Some secured rakes and hoes, and began to systematically gather up the scattered loose material that covered the place, ankle deep. Others pushed the wagons, and the old dilapidated buggy, back into the shed in systematic order.

They worked like busy bees, chuckling, whispering and evidently getting considerable fun out of the strange frolic.

Paul himself went over the job to make sure that it had been thoroughly done, and that nothing remained uncared for.

Up to this time fortune had favored the busy workers, since no sound had come about to betray their presence.

"How is it, Paul?" asked Jack Stormways, as he ran across the other in making his rounds.

"About at the end. The boys are putting the old tools back where they found them; and then we can go home. It's the best half hour's work any of us have done for a good while, I tell you, Jack."

"Some of the boys don't seem to think it quite so funny now as when they started in. They say they can't see where the pay is going to come in, and have begun to grumble," whispered the other.

"Perhaps it never will, and again, who knows what might come out of this? Anyhow, the ladies will be glad to see this dirty place clean for once. Some others I know may take a notion that if Old Growdy can clean up they ought to. Listen! what in the world is that?"

A rattling of tin pans came to their ears, as if one of the boys in prowling around had accidently upset a bench on which a milk bucket and some flat tinware had been airing.

"That settles it! He'll hear all that row and be out on us in a jiffy!" said Paul, annoyed because the affair had not gone off according to schedule.

"Look! there's a light sprung up inside the house. He's getting his trousers on, all right, and the sooner we skip out the better!" declared Jack.

The boys now came running from every direction, while sounds from within the nearby farmhouse told that Old Peleg must be switching on his heavy boots.

So Paul, knowing that the only thing left now was a hasty flight, gave the signal arranged for. It meant every fellow for himself until they had put a reasonable distance between themselves and the seat of danger. Then they could meet at a given place, and go home, laughing over the whole affair, and wondering what Peleg would think when he saw what a miraculous transformation had taken place while he slept.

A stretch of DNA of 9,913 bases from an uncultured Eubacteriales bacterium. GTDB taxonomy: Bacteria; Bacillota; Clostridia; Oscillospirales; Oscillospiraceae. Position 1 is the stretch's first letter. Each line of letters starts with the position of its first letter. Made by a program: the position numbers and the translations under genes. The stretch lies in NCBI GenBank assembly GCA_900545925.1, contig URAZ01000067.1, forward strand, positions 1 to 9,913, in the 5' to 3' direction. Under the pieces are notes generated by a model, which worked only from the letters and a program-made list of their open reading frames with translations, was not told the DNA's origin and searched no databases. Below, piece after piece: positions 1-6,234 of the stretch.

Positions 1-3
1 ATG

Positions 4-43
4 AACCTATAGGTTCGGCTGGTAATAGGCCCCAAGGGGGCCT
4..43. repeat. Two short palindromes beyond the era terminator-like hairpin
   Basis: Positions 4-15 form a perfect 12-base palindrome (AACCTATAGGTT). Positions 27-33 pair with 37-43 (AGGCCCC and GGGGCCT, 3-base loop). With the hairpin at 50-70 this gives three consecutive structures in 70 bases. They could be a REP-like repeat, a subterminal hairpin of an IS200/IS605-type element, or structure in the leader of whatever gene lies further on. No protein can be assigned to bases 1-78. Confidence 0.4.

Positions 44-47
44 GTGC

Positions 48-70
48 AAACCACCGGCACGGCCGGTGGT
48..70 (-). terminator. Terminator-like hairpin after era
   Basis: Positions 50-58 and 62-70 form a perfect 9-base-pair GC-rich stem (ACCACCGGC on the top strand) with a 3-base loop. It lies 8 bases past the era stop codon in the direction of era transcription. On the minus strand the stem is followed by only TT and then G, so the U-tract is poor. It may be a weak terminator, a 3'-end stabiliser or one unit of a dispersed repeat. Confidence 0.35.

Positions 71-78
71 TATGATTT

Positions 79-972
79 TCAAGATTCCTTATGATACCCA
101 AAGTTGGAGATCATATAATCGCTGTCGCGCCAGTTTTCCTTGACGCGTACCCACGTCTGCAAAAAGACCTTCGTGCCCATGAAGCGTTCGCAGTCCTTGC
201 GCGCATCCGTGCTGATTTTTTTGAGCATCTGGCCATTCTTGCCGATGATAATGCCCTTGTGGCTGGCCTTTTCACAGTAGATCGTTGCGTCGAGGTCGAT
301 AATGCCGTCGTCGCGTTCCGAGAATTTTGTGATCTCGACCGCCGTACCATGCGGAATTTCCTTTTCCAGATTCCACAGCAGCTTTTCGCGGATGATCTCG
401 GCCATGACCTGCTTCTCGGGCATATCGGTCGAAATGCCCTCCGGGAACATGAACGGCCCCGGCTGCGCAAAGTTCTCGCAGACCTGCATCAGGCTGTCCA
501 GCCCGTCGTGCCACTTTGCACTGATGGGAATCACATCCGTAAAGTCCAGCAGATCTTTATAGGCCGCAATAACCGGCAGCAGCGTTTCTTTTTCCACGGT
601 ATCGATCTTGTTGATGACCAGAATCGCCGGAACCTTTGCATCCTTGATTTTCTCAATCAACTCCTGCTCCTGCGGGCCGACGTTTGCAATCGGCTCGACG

Paul happened to be the very last to run away. Instead of passing out by way of the gate as most of the others did, Paul started to pass over the fence at an inviting point, where two of the bars seemed to be down, and he could gain the adjoining woodlot, from which he might reach the road at his pleasure.

But alas! the best of plans often go amiss. And that gap that yawned in the fence proved a delusion and a snare.

Hardly had Paul made the jump over the two lower bars than he found himself suddenly jerked down, and his head came with a crash on the ground, causing him to see a myriad of stars.

Nor was this all. An unknown power at the same time seemed to lift his lower extremities up in the air at least two feet, so that he appeared to be trying to swim on dry land.

For a moment he was puzzled to account for this remarkable happening; but as his head cleared a bit, and the stars ceased to shoot before his mental vision, he began to get an idea as to what had happened.

Apparently the fellows who had painted the farmer's pigs on the other night must have entered his place from the woods, and through this gap in the fence.

Old Peleg had remembered, and anticipating another invasion sooner or later, he had succeeded in arranging some sort of ingenious trap on the spot.

In jumping Paul had set off the trigger, with the consequence that a noose had instantly tightened around his ankles, and a hogshead partly filled with stones, starting to roll down the slope, had drawn his legs upward.

Well, at any rate there he was, clinging to the grass, and with an unseen force pulling at his elevated feet, so that he was helpless to assist himself.

It was very funny, no doubt, but Paul hardly felt like laughing, just then. He tried to wriggle around so as to get at the loop, in the hope that he might loosen the same; but all his efforts were wasted.

Old Peleg had builded better than he expected when he set that trap in which to catch his tormentors.

He was coming now to see the result of his cunning. No doubt he had heard the tremendous rattle as the bulging barrel of stones started to roll down the slope after being liberated; for even a deaf man could hardly have missed that racket. Lantern in hand he was even now hobbling along, chuckling in anticipation of what he would find in his trap.